Hundreds of kilometres above the Earth’s surface, a vast network of satellites is collecting data to help us better understand the climate system.
Since the launch of the first weather satellite in 1959, Earth observation satellites have proven to be vital tools for climate research. In 1984, the Earth Radiation Budget Satellite provided an early insight into how human activities, such as burning fossil fuels, affect the planet’s radiation balance, and helped discover the hole in the ozone layer. Two decades later, the Orbiting Carbon Observatory mission gave us the first global maps of carbon dioxide concentration around the world (see gallery below).
The latest addition to this network of global satellites is the European Space Agency’s (ESA) Sentinel-3A, launched on Tuesday evening from Russia’s Plesetsk Cosmodrome. The new satellite is designed to help fill in gaps in the data on sea-surface temperature and map the extent and topography of ice, among other purposes.
So, what’s up there in the Earth’s atmosphere? Carbon Brief has catalogued all the satellites currently in operation that are adding to scientists’ understanding of climate change.
A global view
Pulling together data from the World Meteorological Organisation, NASA, NOAA and elsewhere, there are 162 “climate satellites” that are either active or semi-operational. We’ve compiled a list of all these satellites into a spreadsheet below.
Our analysis takes a fairly broad definition of what might be described as a climate satellite. For example, we include both publicly and privately funded satellites that have additional purposes unrelated to climate science, such as communications or surveillance. It is worth noting that data from some of these satellites will be harder to access than others: not all agencies or organisations make their data readily available to the scientific community.
Looking at the interactive visualisation above, the satellites fall into two categories. Those in a geostationary orbit cruise at the very precise altitude of 35,786km, remaining above the same spot on earth. The second group are those with low-earth orbits, circling at a height of around 400-1400km above Earth’s surface.
The different orbits serve different purposes. A geostationary orbit allows satellites to continually monitor a particular region uninterrupted. Satellites in a low earth orbit can directly monitor the climate from their position within or just above the atmosphere, and can provide near-global coverage as they scan over different swathes of ground with each orbit.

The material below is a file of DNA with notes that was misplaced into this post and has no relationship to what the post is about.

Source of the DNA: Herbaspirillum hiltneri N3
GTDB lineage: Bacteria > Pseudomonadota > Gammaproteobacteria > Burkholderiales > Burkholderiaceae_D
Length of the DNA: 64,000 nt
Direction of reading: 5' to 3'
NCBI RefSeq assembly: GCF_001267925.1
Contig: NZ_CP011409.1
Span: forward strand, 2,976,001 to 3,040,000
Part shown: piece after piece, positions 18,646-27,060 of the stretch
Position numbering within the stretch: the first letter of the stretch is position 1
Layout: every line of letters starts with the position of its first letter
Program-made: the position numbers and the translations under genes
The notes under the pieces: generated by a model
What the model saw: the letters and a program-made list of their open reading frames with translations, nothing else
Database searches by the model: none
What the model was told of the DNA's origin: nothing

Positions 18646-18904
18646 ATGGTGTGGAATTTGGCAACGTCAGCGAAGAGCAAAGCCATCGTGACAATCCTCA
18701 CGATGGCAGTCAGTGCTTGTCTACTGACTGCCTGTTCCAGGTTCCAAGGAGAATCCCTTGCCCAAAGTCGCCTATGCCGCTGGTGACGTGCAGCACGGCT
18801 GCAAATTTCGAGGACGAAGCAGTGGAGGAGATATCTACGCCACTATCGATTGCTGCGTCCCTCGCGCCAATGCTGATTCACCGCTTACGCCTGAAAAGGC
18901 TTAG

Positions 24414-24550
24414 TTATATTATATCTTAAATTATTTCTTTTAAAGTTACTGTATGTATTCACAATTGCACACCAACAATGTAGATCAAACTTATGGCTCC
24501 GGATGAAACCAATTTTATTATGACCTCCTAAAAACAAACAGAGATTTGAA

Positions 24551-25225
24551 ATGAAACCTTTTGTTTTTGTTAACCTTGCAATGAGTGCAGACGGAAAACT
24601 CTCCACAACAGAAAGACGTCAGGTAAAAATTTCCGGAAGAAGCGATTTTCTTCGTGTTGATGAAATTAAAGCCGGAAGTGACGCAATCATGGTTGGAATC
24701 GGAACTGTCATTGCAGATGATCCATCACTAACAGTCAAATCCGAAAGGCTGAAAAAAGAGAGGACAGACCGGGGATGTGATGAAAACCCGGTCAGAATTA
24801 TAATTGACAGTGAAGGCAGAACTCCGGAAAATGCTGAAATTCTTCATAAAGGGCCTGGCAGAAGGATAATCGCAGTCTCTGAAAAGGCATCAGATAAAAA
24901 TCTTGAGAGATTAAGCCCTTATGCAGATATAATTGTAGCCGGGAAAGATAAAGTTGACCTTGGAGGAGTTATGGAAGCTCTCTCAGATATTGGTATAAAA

The graph below shows a zoomed-in view of the satellites in a lower earth orbit, that have been launched since 2000:
The satellites in the graph are categorised according to their primary area of observation. Land observation satellites tend to be in a lower orbit. Travelling closer to the earth means they can get a more detailed view of the land.
Climate satellites are operated by agencies around the world, from Kazakhstan to Chile. But not every country has the resources to support their own satellite. The graph below shows that large nations such as China, India and the US top the list of countries with the most climate satellites in operation, along with multinational collaborations.
Individually, European countries might appear underrepresented. But the many missions of ESA and the European Organisation for the Exploitation of Meteorological Satellites (EUMETSAT) show that Europe is a key player when it comes to climate satellite research.
Why are satellites so important?
As a vehicle for research, satellites aren’t cheap. The contract to build Sentinel-3A was worth €305m back in 2008, and last week ESA signed a €450m contract for two more satellites in the Sentinel-3 mission.
Carbon Brief asked Dr Simon Keogh, head of the satellite data products and systems group at the Met Office, why satellites are worth the money:
Sentinel-3A, which launched earlier this week, will add to this global coverage, filling in for the Envisat mission which failed in 2012. Dr Keogh explains:
Ocean basins mapped with satellite altimetry. Seafloor features larger than 10 km are detected by resulting gravitational distortion of sea surface. Credit: NOAA
Global atmospheric carbon dioxide concentrations from Oct. 1 through Nov. 11, as recorded by NASA's Orbiting Carbon Observatory-2. Credit: NASA.
Taken on October 22, 2015 at 0400 UTC by the Suomi NPP satellite's VIIRS sensor, this colorized infrared image shows the extremely large eye of Typhoon Champi. Credit: NASA Goddard Space Flight Centre.
Interactive: How satellites are used to monitor climate change
Infographic: we've catalogued all the satellites currently in operation that are adding to scientists’ understanding of climate change